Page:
Who likes a carbon tax? A group of former senior Republican policy advisers and business executives, including former Treasury secretaries James Baker, Henry Paulson, and George Shultz, and top White House economic advisers Marty Feldstein and Greg Mankiw like one (full disclosure: Greg is a member of TPC’s advisory board). In a paper released yesterday, they proposed replacing carbon regulation with a gradually increasing carbon tax starting at $40-a-ton. The tax would be adjusted at the border. Revenue would be rebated quarterly to households through the Social Security Administration.
With friends like these… Two-time Republican presidential candidate and chairman and editor in chief of Forbes Media, Steve Forbes, calls the House Republican border adjustment proposal to tax imports “insane.” He told CNBC’s Squawk Box, “Washington politicians are becoming currency swap traders and experts. It's preposterous… people forget in Washington we have these elaborate global supply chains. You're going to disrupt all of that and you don't know what the consequences are.” Wonder what he really thinks?
Maybe there is a way to see the President’s tax returns. George Yin, a former chief of staff of the congressional Joint Committee on Taxation, writes that Congress already has authority to obtain and disclose the president’s tax returns. In an op-ed for The Washington Post, Yin says that Congress has had the authority since 1924. CNNMoney fleshes out the story here. The chance of this happening in the current environment seems… remote.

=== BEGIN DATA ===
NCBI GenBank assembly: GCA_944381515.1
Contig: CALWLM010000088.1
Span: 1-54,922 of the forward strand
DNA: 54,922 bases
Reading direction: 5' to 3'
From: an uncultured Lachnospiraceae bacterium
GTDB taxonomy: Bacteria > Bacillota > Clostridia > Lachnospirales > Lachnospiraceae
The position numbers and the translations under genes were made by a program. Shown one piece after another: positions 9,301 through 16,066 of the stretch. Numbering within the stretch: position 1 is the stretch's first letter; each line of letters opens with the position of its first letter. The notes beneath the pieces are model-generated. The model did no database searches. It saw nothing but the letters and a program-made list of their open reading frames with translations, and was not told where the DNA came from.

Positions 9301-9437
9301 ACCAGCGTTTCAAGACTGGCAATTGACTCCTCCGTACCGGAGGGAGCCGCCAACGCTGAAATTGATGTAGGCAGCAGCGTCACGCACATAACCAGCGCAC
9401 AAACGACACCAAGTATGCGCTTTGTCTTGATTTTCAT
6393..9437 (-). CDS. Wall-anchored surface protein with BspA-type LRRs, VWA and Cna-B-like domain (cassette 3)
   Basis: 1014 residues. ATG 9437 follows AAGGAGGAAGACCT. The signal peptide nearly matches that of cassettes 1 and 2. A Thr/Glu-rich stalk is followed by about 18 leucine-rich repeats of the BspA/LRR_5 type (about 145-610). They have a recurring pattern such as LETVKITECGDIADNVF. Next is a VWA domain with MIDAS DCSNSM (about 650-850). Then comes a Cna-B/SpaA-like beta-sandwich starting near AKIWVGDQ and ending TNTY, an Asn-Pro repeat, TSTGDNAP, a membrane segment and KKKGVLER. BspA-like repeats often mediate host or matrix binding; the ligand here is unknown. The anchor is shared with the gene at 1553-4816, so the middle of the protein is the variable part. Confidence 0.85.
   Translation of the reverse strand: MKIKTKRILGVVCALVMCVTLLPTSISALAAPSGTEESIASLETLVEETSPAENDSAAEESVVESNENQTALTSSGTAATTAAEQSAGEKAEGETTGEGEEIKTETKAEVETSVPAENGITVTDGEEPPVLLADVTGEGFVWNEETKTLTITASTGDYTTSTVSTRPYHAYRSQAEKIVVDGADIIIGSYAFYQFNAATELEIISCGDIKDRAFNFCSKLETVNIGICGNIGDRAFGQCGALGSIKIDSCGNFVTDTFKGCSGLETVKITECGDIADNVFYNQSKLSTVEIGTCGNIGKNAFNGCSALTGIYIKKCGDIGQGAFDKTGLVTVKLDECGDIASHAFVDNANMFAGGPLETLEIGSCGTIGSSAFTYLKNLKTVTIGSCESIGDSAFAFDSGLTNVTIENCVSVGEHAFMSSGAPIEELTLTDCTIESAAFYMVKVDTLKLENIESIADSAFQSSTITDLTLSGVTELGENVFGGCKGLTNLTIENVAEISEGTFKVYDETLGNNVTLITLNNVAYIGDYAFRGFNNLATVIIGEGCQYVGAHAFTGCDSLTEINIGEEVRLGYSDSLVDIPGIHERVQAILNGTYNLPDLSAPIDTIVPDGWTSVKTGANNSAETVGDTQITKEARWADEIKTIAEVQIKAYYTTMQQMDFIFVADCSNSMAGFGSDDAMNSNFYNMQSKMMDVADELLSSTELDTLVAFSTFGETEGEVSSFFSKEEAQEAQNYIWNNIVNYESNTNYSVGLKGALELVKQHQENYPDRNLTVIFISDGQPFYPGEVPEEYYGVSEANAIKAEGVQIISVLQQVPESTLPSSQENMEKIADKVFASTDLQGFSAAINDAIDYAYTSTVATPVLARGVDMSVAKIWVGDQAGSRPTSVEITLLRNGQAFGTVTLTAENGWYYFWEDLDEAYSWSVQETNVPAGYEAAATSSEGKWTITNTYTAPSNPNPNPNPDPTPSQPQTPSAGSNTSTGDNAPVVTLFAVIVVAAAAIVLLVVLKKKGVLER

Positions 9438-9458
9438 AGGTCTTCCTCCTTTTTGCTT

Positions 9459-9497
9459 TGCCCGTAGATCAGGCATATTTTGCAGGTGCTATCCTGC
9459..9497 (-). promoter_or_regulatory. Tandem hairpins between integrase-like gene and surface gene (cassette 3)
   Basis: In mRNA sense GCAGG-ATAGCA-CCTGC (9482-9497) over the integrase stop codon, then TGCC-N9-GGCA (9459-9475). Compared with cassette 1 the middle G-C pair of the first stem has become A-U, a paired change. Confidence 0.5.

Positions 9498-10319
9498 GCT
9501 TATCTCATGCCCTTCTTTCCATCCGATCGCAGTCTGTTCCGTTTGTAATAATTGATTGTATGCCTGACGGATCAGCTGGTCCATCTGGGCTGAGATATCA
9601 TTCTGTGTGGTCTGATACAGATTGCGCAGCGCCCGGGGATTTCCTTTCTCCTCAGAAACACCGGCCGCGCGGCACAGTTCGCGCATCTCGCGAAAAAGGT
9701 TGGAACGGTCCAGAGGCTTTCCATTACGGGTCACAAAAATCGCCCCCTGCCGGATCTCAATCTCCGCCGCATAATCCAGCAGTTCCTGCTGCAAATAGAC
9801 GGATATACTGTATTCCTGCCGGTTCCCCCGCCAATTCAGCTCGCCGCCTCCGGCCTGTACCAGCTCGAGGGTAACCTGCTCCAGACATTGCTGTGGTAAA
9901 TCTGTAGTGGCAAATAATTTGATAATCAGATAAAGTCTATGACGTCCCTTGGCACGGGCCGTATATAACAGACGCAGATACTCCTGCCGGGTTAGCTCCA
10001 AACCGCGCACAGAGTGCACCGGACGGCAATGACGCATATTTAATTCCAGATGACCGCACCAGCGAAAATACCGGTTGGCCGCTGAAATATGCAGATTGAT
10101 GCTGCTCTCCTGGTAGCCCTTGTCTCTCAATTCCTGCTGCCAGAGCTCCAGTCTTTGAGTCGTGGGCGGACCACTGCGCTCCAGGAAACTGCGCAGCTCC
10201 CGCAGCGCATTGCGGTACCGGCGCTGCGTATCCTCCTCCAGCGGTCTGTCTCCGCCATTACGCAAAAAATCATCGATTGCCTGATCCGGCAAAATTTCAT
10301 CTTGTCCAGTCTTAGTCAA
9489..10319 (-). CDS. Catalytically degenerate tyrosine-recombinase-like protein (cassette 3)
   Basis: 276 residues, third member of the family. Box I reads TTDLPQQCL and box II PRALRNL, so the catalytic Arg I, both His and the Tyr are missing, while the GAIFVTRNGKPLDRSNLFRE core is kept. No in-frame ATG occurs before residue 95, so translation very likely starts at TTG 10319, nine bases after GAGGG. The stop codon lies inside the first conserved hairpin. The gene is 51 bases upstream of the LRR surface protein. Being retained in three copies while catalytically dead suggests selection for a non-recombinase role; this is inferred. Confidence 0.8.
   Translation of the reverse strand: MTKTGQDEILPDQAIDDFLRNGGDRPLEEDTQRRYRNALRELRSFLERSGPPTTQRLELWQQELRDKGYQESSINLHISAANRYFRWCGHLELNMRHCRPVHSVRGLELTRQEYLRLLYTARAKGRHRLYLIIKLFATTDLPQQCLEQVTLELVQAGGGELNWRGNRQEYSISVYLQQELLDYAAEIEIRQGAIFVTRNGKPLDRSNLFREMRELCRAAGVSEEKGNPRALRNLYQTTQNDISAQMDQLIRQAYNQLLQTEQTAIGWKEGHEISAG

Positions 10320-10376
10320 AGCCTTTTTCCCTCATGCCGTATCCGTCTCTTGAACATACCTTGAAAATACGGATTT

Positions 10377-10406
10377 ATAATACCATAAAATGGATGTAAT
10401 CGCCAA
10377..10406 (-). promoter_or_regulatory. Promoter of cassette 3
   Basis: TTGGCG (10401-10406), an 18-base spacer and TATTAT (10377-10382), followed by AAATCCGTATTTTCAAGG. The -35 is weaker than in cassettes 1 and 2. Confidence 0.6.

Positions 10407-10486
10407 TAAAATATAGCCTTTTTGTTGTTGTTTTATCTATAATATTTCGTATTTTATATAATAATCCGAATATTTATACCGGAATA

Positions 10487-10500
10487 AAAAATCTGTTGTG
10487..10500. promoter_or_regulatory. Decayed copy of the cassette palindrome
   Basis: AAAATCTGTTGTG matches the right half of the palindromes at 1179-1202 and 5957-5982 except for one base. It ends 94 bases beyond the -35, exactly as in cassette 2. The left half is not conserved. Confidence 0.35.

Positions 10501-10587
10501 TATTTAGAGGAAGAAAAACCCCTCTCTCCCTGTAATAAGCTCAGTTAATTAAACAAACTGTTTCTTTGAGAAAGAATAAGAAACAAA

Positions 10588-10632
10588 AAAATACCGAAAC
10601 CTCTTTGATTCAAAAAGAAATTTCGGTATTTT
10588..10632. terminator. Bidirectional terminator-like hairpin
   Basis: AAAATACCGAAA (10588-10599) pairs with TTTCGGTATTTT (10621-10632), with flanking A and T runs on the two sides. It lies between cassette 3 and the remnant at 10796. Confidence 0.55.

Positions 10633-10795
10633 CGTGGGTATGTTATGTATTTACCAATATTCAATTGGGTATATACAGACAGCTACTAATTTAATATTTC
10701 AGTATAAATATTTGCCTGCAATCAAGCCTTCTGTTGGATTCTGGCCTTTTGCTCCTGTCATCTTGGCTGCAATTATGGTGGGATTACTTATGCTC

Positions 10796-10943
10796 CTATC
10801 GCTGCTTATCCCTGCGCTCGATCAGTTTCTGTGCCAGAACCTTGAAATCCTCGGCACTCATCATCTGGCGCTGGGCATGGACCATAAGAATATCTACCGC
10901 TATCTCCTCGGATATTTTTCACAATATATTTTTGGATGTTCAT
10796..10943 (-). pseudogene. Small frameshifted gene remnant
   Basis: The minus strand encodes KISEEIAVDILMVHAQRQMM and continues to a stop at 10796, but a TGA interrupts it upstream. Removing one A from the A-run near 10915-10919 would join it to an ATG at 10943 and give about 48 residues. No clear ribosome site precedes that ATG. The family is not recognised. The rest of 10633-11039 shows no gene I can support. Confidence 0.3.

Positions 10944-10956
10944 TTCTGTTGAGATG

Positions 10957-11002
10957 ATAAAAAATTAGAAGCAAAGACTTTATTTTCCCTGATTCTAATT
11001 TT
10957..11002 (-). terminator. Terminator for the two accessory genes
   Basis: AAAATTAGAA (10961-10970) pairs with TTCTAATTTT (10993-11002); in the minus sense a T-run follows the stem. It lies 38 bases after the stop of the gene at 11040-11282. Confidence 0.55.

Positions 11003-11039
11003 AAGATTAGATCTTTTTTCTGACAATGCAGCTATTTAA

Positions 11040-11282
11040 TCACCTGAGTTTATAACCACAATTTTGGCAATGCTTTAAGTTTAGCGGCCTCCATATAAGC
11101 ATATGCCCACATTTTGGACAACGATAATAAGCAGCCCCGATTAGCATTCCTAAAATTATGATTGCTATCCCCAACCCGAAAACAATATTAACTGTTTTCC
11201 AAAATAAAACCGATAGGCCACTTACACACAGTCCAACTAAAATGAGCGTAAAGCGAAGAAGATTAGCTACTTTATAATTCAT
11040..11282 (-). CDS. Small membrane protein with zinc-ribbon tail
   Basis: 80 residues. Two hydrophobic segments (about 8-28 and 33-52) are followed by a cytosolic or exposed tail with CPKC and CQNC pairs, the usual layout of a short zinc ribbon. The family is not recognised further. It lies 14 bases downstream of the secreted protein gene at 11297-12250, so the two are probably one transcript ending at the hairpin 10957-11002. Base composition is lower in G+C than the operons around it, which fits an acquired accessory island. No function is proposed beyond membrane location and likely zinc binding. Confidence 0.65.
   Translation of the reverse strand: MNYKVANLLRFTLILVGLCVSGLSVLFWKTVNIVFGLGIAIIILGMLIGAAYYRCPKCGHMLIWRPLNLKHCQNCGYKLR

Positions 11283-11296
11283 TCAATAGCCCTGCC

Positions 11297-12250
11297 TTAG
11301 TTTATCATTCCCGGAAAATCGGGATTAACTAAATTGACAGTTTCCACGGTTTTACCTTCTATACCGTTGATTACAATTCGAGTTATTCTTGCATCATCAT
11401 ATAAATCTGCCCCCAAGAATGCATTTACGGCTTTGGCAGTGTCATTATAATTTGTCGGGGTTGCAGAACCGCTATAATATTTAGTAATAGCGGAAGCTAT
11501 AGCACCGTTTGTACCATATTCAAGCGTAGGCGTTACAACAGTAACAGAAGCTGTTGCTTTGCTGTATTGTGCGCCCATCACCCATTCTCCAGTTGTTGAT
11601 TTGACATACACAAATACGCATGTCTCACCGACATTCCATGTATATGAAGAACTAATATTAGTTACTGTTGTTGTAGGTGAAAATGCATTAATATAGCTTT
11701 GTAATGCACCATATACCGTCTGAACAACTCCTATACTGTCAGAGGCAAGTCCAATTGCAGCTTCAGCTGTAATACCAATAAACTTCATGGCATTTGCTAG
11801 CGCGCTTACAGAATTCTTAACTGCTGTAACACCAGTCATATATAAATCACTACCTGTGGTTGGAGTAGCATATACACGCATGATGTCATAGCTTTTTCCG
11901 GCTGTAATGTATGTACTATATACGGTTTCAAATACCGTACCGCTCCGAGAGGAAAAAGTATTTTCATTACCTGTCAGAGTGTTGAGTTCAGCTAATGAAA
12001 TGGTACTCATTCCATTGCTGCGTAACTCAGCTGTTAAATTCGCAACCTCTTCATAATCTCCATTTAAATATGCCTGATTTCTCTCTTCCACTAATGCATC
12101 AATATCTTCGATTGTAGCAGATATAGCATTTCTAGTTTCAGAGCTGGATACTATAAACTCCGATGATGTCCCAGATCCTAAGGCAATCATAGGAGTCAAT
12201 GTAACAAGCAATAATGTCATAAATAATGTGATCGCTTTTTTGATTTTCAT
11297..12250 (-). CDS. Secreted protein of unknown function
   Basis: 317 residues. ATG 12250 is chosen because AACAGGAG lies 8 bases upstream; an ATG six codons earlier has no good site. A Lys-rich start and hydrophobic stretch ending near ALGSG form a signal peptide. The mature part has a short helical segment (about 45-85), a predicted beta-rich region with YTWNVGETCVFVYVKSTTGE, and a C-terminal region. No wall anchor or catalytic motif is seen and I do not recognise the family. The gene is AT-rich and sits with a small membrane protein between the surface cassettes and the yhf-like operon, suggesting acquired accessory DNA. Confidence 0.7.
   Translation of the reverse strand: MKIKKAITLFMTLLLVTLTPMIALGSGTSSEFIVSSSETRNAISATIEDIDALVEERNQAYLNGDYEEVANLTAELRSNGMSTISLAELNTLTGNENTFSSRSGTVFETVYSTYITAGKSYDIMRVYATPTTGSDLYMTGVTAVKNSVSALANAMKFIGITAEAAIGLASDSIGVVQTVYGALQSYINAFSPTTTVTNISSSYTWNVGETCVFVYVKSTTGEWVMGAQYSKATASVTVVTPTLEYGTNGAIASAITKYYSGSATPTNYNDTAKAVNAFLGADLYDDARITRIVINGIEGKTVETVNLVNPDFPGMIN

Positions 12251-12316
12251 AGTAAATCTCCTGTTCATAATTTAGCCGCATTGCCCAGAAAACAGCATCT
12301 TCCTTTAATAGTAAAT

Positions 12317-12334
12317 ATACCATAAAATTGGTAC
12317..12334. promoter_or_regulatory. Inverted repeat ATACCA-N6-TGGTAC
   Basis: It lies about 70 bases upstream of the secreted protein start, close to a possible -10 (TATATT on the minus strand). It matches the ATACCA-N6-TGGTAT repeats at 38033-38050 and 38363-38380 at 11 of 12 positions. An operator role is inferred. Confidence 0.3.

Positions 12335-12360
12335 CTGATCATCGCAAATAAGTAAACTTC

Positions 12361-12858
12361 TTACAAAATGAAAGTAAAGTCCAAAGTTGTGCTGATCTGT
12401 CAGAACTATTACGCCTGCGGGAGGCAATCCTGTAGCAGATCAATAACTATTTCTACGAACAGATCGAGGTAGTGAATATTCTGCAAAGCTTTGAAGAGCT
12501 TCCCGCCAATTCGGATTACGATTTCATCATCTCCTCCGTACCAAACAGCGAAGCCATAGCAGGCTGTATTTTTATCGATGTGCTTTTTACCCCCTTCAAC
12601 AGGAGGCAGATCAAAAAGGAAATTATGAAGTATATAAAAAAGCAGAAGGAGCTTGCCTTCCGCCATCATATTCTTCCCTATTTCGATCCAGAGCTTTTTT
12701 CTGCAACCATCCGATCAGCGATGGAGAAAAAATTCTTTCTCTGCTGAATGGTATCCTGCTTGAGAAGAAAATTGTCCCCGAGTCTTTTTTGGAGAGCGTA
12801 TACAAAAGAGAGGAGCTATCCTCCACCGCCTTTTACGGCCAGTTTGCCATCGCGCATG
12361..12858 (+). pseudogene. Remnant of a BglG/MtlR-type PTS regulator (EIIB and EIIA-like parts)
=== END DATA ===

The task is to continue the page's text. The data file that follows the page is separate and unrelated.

First Mexico, now Canada. Politico reports that the Canadian Foreign Minister Chrystia Freeland wrapped up a two-day visit to Washington by warning that her country is prepared to retaliate against any border tax. In January, Mexican officials had the same response. While Freedland said she’d await details of any US plan before outlining a specific response, she said, “Canada would respond appropriately.”
In Alabama, Governor Bentley wants to nix the sales tax on groceries. In his state of the state address this week, he said, “I want to remove the state tax on food. Every family in Alabama should be able to find a good job and feed their families without being overly taxed.” Alabama is one of four states that taxes groceries.
And in Connecticut, the future of the state’s sales tax remains uncertain. Governor Dannel Malloy does not plan to propose a sales tax increase, and a $1.7 billion budget hole is getting harder and harder to fill. The 6.35 percent levy might have a little room to grow, according to some, since neighboring New York has an 8.88 percent sales tax.
Do taxpayers change behavior based on capital gains’ tax rates? Yes, yes, they do—at least when it comes to timing gains, or selling assets. Authors Timothy Dowd of the Joint Committee on Taxation and TPC’s Robert McClelland model taxpayer decisions with a unique data set of capital asset sales. They find strong evidence that taxpayers realize fewer gains in the weeks prior to reduction in tax rates. High income taxpayers are more responsive than others and that taxpayers reduce their tax liability by pairing gains and losses.
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